Calif. Senate OKs delaying high-speed rail vote

(The Associated Press distributed the following article on May 19.)

SACRAMENTO, Calif. -- Legislation that would delay a public vote on nearly $10 billion in high-speed rail bonds was approved by the state Senate on Wednesday.

The bill by Sen. Kevin Murray, D-Culver City, would move the $9.95 billion bond measure from this November's ballot to the November ballot in 2006.

If approved by voters, the bond measure would generate $9 billion to help pay for the first leg of a 700-mile high-speed rail system that would link California's major cities with trains running at top speeds of 220 mph.

The rest of the bond money would be used for improvements to light rail and inner-city passenger systems.

The first leg of the high-speed system would run between Los Angeles and the San Francisco area, with later links reaching Sacramento and San Diego.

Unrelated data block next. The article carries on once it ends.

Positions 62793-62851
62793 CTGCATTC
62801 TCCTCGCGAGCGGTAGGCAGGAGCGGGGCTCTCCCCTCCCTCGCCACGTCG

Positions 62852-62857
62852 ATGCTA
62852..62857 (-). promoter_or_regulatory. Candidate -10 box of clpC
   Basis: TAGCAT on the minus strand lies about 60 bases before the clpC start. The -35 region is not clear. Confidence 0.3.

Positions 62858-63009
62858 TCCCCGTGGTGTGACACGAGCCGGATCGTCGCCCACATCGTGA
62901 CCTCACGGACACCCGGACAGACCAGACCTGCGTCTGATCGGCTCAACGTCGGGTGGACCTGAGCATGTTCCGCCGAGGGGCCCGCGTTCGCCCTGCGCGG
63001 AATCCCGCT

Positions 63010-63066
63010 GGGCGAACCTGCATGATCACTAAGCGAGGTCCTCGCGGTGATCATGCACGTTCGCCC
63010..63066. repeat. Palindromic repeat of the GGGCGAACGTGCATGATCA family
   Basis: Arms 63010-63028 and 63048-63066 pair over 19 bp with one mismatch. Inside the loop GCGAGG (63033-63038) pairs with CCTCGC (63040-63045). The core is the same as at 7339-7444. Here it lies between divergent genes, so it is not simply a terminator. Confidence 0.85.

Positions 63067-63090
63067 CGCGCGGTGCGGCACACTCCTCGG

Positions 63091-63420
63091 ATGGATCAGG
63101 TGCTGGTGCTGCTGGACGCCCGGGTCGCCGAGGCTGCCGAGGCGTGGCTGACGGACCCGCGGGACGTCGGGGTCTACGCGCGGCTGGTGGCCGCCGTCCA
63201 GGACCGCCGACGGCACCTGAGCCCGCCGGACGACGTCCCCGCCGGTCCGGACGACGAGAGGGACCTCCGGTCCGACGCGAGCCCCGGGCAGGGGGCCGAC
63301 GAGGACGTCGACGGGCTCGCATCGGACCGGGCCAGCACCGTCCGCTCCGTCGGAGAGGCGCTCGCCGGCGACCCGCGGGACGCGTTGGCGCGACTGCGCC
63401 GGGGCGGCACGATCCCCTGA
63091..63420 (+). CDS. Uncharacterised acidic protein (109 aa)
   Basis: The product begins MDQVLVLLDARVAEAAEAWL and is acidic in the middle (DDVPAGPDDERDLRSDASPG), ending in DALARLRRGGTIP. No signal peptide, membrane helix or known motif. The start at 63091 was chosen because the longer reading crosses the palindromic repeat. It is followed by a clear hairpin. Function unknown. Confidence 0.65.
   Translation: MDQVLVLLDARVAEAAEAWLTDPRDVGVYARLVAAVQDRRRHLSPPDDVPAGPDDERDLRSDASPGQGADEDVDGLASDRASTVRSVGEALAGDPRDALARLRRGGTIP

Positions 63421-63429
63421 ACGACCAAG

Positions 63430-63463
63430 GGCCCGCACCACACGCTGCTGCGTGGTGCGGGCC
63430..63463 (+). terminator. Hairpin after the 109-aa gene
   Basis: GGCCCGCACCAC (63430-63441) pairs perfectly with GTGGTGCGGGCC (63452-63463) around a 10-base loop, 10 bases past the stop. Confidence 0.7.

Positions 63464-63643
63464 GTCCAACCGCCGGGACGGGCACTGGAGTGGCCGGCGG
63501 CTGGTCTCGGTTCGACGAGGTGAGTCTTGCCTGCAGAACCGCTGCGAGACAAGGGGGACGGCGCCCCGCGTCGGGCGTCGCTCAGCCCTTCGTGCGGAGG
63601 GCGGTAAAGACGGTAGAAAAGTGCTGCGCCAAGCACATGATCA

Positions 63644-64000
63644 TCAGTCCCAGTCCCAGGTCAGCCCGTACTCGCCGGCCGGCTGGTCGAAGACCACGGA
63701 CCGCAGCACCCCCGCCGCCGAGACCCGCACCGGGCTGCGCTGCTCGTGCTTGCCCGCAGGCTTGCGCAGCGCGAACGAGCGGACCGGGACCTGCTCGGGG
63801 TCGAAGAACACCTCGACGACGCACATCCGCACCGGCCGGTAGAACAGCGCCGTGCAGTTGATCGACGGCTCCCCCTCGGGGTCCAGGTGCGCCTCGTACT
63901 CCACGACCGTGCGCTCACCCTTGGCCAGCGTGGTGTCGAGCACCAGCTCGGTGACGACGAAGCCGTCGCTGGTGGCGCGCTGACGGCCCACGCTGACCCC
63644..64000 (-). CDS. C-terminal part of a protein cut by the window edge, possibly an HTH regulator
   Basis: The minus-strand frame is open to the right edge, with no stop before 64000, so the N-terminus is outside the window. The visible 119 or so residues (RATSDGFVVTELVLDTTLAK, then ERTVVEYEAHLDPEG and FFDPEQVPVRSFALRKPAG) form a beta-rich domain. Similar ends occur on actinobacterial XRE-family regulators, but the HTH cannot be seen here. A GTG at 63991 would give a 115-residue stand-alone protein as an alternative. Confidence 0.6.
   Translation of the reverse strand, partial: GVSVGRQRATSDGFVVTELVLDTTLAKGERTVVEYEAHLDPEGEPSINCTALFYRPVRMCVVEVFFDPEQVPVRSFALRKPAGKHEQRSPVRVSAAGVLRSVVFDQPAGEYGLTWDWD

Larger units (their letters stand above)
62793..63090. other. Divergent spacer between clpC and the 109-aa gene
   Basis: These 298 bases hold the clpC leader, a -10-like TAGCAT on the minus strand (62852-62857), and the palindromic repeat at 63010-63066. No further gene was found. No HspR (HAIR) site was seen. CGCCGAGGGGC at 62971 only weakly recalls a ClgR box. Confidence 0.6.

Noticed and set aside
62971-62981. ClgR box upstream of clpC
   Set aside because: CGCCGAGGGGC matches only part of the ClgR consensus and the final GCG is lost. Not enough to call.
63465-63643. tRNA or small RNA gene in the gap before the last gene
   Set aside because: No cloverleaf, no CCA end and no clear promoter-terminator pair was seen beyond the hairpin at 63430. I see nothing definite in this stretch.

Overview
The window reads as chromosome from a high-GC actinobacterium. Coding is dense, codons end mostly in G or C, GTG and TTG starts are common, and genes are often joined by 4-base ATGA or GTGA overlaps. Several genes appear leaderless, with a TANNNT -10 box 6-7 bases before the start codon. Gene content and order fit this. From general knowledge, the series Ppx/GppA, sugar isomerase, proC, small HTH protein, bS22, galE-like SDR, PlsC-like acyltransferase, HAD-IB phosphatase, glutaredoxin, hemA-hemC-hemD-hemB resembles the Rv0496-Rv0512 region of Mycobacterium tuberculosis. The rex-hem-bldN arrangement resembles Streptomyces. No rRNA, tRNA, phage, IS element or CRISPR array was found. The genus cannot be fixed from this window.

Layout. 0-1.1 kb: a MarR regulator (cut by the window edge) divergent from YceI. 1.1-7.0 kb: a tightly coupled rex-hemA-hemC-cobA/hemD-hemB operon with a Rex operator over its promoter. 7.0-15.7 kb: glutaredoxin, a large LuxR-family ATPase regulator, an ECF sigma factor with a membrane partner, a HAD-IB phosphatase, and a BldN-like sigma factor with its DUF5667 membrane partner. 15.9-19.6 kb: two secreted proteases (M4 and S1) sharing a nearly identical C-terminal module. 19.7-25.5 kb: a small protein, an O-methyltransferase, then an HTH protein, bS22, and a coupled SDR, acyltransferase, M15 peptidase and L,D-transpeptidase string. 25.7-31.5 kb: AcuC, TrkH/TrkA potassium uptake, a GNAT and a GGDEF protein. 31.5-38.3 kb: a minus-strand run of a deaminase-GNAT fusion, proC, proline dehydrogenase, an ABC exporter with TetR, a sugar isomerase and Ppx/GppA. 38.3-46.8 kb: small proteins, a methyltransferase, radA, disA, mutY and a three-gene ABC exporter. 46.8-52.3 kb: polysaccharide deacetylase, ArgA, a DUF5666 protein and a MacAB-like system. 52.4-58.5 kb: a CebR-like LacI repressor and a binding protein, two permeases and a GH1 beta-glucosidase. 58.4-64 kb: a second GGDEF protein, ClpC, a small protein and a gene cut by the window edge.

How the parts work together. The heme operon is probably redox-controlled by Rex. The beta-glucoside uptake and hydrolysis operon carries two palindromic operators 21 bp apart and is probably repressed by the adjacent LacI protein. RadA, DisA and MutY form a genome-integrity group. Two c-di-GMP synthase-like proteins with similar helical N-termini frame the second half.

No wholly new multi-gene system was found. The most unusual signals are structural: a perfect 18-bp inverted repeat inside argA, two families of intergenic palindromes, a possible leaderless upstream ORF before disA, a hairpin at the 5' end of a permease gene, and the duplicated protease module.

Former Gov. Gray Davis signed legislation in 2002 putting the measure on the November 2004 ballot, but the state's continuing budget problems and voters' approval of $27.3 billion in bonds in the March primary have raised concerns that they won't be in the mood in November to plunge the state deeper into debt by approving the rail bonds.

A rival bill by Assemblyman Russ Bogh, R-Beaumont, that's backed by the Schwarzenegger administration would delay the bond election until November 2008. It's awaiting a vote by the Assembly.

Murray said he was working with the administration to try to reach agreement on when the election should be held. He said he wanted to make sure that environmental studies on the project didn't become outdated by delaying the vote too long.

A 33-0 vote sent the bill to the Assembly.

Thursday, May 20, 2004

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